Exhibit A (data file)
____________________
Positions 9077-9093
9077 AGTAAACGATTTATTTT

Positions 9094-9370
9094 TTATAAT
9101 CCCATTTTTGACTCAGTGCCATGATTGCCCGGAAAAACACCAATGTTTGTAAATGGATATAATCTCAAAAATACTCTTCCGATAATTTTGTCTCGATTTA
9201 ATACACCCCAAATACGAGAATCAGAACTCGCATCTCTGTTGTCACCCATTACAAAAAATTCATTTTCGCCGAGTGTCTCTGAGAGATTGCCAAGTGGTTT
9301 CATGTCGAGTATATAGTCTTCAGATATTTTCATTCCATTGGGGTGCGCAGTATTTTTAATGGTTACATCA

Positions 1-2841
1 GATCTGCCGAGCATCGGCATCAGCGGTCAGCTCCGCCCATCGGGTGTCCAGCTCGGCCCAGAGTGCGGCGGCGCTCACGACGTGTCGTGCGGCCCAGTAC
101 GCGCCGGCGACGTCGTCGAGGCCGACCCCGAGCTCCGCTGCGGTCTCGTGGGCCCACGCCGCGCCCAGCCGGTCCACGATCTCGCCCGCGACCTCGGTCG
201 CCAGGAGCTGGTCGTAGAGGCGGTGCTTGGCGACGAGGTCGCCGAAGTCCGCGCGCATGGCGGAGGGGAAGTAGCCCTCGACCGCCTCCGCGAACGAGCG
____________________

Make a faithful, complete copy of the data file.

Positions 9077-9093
9077 AGTAAACGATTTATTTT

Positions 9094-9370
9094 TTATAAT
9101 CCCATTTTTGACTCAGTGCCATGATTGCCCGGAAAAACACCAATGTTTGTAAATGGATATAATCTCAAAAATACTCTTCCGATAATTTTGTCTCGATTTA
9201 ATACACCCCAAATACGAGAATCAGAACTCGCATCTCTGTTGTCACCCATTACAAAAAATTCATTTTCGCCGAGTGTCTCTGAGAGATTGCCAAGTGGTTT
9301 CATGTCGAGTATATAGTCTTCAGATATTTTCATTCCATTGGGGTGCGCAGTATTTTTAATGGTTACATCA

Positions 1-2841
1 GATCTGCCGAGCATCGGCATCAGCGGTCAGCTCCGCCCATCGGGTGTCCAGCTCGGCCCAGAGTGCGGCGGCGCTCACGACGTGTCGTGCGGCCCAGTAC
101 GCGCCGGCGACGTCGTCGAGGCCGACCCCGAGCTCCGCTGCGGTCTCGTGGGCCCACGCCGCGCCCAGCCGGTCCACGATCTCGCCCGCGACCTCGGTCG
201 CCAGGAGCTGGTCGTAGAGGCGGTGCTTGGCGACGAGGTCGCCGAAGTCCGCGCGCATGGCGGAGGGGAAGTAGCCCTCGACCGCCTCCGCGAACGAGCG